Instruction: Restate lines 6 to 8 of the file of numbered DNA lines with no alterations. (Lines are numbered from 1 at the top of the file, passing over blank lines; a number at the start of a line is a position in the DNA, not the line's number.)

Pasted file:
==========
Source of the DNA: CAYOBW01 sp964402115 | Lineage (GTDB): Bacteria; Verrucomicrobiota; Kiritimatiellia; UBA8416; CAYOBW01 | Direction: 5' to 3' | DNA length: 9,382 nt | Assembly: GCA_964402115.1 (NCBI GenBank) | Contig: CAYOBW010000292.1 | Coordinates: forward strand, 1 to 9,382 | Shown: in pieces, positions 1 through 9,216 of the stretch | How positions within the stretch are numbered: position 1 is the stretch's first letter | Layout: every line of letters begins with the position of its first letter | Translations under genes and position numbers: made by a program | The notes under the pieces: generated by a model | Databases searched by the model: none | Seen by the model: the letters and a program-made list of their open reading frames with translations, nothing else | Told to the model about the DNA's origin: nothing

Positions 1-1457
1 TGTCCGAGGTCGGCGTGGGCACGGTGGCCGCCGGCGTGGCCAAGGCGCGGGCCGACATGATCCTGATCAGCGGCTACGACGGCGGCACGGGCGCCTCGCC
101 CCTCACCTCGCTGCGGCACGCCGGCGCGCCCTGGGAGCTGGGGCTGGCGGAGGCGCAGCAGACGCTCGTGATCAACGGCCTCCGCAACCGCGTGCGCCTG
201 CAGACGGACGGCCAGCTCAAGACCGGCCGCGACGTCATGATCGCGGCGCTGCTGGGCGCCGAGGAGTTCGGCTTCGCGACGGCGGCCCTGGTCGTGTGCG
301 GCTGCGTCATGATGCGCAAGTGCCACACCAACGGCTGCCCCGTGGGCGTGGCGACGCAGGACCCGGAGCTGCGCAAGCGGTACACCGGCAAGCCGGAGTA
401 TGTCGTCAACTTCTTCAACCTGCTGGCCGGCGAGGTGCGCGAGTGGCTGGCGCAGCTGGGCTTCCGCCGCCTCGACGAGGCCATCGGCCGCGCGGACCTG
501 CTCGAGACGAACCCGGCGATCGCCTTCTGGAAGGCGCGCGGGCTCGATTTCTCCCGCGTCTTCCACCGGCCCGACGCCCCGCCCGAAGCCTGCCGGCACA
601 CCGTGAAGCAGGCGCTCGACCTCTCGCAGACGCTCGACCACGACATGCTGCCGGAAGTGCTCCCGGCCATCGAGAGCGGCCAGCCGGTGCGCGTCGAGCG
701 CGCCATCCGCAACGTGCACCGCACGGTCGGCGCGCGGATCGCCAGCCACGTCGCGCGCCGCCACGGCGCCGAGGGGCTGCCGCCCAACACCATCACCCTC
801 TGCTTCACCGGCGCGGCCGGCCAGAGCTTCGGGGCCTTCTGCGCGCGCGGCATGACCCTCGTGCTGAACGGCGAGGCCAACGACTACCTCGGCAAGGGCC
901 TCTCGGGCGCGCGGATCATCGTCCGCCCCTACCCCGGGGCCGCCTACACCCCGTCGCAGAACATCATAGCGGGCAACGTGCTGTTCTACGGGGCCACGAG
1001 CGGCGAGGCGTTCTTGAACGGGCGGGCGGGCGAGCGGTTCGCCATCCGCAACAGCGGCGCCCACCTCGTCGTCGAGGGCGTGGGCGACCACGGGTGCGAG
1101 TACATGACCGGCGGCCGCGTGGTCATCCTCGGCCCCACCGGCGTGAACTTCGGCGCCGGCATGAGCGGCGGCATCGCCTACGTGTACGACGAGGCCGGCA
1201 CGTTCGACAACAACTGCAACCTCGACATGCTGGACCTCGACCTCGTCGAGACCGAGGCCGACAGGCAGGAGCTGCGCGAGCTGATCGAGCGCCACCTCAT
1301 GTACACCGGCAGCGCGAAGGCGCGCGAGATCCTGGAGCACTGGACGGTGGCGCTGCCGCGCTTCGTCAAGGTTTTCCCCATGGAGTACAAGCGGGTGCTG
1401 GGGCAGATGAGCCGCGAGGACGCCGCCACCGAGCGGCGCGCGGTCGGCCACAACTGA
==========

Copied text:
301 GCTGCGTCATGATGCGCAAGTGCCACACCAACGGCTGCCCCGTGGGCGTGGCGACGCAGGACCCGGAGCTGCGCAAGCGGTACACCGGCAAGCCGGAGTA
401 TGTCGTCAACTTCTTCAACCTGCTGGCCGGCGAGGTGCGCGAGTGGCTGGCGCAGCTGGGCTTCCGCCGCCTCGACGAGGCCATCGGCCGCGCGGACCTG
501 CTCGAGACGAACCCGGCGATCGCCTTCTGGAAGGCGCGCGGGCTCGATTTCTCCCGCGTCTTCCACCGGCCCGACGCCCCGCCCGAAGCCTGCCGGCACA